Is It Time to Take Your Home Off the Market?

All sellers look forward to the day when their home listing finally goes live; after all, in many cases they have worked hard for weeks or months to get the property ready for potential buyers. Although everyone dreams of a quick sale, the unfortunate reality is that sometimes a home just sits... and sits... and sits. If your home has been on the market for several months and you aren't receiving reasonable offers (or even unreasonable ones!), then it might be time to consider withdrawing the listing. Of course, this is no easy decision, so how do you know when a change is necessary? Here are four signs that it might be time for a tactical retreat.

Firstly, you might be wondering why you should withdraw your listing at all. The main reason is to stoke buyer interest; after a certain point, buyers who view your listing will start to assume that something must be wrong with the house since it hasn't sold yet. For this reason, if your home has been on the market for more than a few months, it can actually be beneficial to withdraw the listing and start fresh at a later date. Here's how to know when the time is right:

Your Budget Has Changed

This is the most obvious reason to withdraw your listing. If some major financial change has stretched your budget thin, then it might be safest to wait to sell until you are better prepared for the expense of moving. Events such as losing your job, having a major car repair, or having your hours cut at work are examples of the types of changes that often stall a home sale.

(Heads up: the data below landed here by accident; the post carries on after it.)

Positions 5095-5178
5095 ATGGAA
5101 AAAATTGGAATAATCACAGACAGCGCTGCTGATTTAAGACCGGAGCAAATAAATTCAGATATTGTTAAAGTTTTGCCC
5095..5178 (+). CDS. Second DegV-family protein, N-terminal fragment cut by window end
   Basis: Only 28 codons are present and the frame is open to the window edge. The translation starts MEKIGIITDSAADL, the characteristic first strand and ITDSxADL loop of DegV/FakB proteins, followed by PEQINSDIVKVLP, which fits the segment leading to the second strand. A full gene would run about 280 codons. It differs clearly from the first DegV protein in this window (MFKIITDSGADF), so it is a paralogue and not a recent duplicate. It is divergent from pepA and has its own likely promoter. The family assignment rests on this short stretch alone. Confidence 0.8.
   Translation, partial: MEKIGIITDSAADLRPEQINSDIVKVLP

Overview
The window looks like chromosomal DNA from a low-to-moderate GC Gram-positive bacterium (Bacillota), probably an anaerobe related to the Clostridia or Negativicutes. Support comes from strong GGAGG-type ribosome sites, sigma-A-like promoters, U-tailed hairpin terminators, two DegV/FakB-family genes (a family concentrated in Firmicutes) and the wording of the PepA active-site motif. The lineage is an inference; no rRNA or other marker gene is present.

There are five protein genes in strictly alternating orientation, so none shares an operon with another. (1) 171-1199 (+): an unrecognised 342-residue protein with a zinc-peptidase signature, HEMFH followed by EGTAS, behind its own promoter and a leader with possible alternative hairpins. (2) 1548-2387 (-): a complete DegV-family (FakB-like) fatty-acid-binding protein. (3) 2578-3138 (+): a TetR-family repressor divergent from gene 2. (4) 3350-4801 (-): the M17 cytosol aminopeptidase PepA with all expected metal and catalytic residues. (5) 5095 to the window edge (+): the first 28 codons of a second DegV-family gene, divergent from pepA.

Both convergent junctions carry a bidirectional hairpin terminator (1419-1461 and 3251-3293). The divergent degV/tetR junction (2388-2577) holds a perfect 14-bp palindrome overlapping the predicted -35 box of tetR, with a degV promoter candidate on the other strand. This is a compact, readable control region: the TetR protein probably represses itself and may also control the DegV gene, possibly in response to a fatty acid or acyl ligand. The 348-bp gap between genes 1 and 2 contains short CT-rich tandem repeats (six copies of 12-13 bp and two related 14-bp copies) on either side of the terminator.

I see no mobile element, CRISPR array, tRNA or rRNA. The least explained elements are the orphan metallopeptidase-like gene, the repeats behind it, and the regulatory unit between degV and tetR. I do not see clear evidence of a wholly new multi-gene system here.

Every Offer Is Low

It happens all the time: you went into the sale process with a particular number in mind, and after several months, no offer has come close. As the seller, you have to be willing to compromise between expectations and reality. If no buyer sees the same value in your property as you do, then it is time to either lower the price or withdraw the listing until market conditions change. Otherwise, you are unnecessarily wasting time and money trying to force the sale.

You Discover a Major Problem

In some cases, a home is well on its way to selling before hitting a brick wall in the form of a failed home inspection. If the buyer subsequently backs out of the sale, it might make more sense to withdraw the listing until the problem is resolved, rather than try to negotiate a new sale from a disadvantaged position. Potential sale-ending issues include major repairs to the foundation, plumbing, or electrical systems.

You Don't Trust Your Agent

In order for a home sale to go smoothly, you must have confidence in your agent. Navigating the sale process requires constant communication, trust, and understanding, so trying to sell with an agent who is unresponsive or impolite is setting your sale up for failure. Consider withdrawing until you find the right agent for you (hint: look here).

You can read about other reasons to take your home off the market at